Home Editorials When it comes to COVID-19, consider the messenger

When it comes to COVID-19, consider the messenger

by PRIDE Newsdesk

“I don’t want to take the vaccine. It came out too fast.” “I’ll drink ginger juice and rely on vitamins to increase my immune system naturally.” “I heard the vaccine causes infertility.”

These are just examples of what our organization, Black Men Engaged, is hearing from people in Jacksonville, Florida, and Albany, Georgia—two cities where the coronavirus pandemic has disproportionately impacted African Americans. Two cities where we’re working towards combating COVID misinformation.

Research shows that men are more likely to die of COVID-19. In particular, Black men aged 35 to 44 who are dying at nine times the rate of White men in the same age range. The data suggests that social factors (like occupation, behavioral patterns, and underlying health issues) may play an outsized role in these disparate outcomes.

Early in the pandemic, Albany was a hotspot for the virus in early 2020. A funeral became a super-spreader event leading to over 100 hospitalizations and likely 10 deaths. Comments like these beg the question: where do you get information about health and medicine?

While COVID-19 has killed one out of every 800 African Americans, some of our qualitative research and informal anecdotes indicate that there is still a segment of the Black population in Albany and Jacksonville that remains disinterested in getting the COVID-19 vaccine. And the overarching theme from our work is that there’s a lack of true understanding about the nature of the vaccine: how it works and why it works.

This Black History Month, the theme was ‘Black Health and Wellness.’ Improving the health of the Black community is our core mission. And it starts with educating our people on the facts.

Mis- and dis-information (false information that’s mistakenly spread and false information that’s spread deliberately to cause harm, respectively) has become rampant in American culture since the rise of social media. It’s up to us to be discerning and to take a hard look at the source of information being supplied.

While it’s common practice to get your news from your social media feeds, as you’re scrolling, I invite readers to look deeper than the headlines. Consider the messenger.

Ask yourself: What are the messenger’s credentials? Does this news outlet report events with a particular spin or bias? We encourage everyone we interact with during the course of our outreach to have an informed conversation about the COVID-19 vaccine with healthcare providers in their community and think critically about the news that reaches them. Too many lives have been lost to this pandemic and we have to face the reality that co-morbidities in our community often leave us more vulnerable to this illness.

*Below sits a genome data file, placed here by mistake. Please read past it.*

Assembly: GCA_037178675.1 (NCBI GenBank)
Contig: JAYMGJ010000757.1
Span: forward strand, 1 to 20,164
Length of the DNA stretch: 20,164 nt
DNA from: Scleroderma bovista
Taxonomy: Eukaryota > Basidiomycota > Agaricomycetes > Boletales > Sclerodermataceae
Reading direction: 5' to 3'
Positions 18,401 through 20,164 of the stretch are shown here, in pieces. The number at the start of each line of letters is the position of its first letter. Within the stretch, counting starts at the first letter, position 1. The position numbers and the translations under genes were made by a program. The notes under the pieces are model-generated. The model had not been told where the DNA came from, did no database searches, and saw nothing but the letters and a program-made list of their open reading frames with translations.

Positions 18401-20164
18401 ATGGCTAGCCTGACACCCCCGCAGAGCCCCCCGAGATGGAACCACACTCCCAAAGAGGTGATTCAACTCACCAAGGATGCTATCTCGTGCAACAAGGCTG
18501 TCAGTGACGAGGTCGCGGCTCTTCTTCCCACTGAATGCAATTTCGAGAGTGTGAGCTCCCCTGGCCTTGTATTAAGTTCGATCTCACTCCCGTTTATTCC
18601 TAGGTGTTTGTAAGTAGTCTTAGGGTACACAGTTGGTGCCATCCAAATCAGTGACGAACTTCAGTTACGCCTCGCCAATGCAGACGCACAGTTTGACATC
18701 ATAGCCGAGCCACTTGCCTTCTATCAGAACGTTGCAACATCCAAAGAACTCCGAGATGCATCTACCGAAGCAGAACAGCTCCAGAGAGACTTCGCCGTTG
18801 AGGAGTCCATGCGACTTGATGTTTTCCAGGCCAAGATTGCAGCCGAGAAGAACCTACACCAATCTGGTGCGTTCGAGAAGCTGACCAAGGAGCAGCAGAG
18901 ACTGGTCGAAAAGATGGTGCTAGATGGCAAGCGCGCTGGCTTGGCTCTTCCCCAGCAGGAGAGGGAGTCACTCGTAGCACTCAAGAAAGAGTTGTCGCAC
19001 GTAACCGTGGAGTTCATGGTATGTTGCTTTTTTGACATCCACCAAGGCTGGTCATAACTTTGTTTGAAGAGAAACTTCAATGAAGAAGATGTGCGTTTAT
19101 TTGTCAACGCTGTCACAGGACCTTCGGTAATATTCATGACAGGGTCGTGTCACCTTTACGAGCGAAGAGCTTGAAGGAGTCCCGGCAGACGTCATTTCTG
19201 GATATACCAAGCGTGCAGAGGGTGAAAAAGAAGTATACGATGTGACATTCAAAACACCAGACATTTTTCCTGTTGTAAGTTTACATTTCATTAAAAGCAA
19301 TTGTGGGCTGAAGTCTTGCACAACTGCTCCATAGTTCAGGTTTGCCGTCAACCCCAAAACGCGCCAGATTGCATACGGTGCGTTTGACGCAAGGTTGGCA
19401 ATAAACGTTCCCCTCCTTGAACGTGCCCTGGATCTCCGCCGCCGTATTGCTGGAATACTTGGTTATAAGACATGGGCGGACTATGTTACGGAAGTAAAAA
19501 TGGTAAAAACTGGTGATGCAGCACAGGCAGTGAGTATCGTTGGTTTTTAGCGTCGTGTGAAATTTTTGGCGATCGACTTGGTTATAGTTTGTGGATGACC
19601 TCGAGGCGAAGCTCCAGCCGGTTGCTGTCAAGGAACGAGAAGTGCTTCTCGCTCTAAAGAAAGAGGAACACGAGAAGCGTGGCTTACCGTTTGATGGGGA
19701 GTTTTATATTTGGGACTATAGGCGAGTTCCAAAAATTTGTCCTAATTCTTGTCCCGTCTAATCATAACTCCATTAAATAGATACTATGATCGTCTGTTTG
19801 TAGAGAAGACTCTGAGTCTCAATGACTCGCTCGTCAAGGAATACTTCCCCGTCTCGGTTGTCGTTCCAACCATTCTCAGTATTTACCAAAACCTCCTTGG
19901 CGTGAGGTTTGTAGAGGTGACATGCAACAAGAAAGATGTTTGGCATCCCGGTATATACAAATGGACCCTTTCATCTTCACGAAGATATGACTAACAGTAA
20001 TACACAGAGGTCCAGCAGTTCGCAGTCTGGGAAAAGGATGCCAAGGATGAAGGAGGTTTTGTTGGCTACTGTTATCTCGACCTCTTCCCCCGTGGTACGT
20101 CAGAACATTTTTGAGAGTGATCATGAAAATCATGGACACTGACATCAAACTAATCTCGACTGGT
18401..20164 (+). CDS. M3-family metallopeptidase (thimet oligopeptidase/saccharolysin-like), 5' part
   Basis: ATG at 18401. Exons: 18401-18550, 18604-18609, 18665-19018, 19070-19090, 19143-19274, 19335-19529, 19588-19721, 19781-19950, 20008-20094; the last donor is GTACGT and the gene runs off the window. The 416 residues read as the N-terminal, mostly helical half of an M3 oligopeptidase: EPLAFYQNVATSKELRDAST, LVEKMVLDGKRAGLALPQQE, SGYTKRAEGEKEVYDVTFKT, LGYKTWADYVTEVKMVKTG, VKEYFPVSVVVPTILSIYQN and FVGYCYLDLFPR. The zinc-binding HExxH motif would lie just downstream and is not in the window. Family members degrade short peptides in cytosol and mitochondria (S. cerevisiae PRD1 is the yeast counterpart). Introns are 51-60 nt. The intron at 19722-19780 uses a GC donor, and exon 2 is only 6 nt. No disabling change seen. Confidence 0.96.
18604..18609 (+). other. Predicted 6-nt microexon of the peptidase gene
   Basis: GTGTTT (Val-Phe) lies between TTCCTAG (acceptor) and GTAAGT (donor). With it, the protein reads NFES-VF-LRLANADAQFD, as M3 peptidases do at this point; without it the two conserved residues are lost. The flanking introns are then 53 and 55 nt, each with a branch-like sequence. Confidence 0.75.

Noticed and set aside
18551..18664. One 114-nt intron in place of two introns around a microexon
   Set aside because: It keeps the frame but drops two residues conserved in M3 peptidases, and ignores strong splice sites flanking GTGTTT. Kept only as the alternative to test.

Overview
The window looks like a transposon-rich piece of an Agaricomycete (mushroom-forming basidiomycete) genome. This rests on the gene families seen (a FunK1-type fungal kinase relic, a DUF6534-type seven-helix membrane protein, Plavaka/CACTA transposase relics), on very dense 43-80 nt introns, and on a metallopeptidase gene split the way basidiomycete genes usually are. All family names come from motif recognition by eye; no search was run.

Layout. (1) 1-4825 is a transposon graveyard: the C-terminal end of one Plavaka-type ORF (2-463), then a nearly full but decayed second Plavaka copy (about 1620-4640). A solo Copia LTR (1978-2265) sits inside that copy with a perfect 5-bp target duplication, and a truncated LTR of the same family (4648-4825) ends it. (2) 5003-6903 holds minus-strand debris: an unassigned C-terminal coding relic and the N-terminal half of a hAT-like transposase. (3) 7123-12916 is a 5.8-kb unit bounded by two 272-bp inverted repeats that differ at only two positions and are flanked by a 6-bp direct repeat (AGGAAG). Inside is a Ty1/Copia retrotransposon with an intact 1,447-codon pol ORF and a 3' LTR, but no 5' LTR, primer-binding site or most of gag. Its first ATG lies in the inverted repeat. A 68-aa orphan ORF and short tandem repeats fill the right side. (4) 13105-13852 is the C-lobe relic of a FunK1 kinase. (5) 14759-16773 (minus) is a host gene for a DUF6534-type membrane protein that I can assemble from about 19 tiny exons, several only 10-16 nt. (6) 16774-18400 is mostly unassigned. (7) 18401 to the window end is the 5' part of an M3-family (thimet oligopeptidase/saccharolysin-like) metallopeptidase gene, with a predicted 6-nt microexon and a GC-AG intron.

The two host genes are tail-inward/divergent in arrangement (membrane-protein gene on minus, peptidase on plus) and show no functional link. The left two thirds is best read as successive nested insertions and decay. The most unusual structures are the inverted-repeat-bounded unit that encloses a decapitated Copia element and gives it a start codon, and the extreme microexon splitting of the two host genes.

It will take us a generation to truly understand and quantify ‘Who and What’s Been Lost’ as a result of this pandemic, but we know the family member who was absent from the dinner table over the holidays or the loved one lost too soon. The birthdays, the life milestones, the anniversaries that will never be celebrated again. According to the National Institutes of Health, over 140,000 U.S. children lost a caregiver to COVID-19. Disproportionately, this impacted children and families of color.

There’s an old axiom in the Black community: “When America gets a cold, Black people get the flu.” It means that because of the socio-economic challenges and health disparities rooted in racism, Black people are more likely to experience worse health outcomes during a public health crisis than their White counterparts. Thinking about it through the lens of COVID-19, that fact is especially true. COVID-19 continues to disproportionately impact Black people, and in 2020, COVID-19 reduced the overall life expectancy of Black people by a staggering three years.

Let us all pledge to be the generation to end that axiom, starting by protecting Black people from adverse health effects and death due to COVID-19. Through repeated, face-to-face interactions in the community, Black Men Engaged will continue to be a source of reputable information about the virus as the science continues to evolve. The fight is not over. Let us march on until victory is won.

(Khalil Thompson is executive director of Black Men Engaged. Black Men Engaged’s sole mission is to meet Black men where they are with vital social programs that focus on issues that affect underserved communities of color. Black Men Engaged has the unique ability to bridge the cultural divide with outside stakeholders and grassroots as well as grass-top leaders in the Black male community. Black Men Engaged is a 501(c)3 organization.)

Related Posts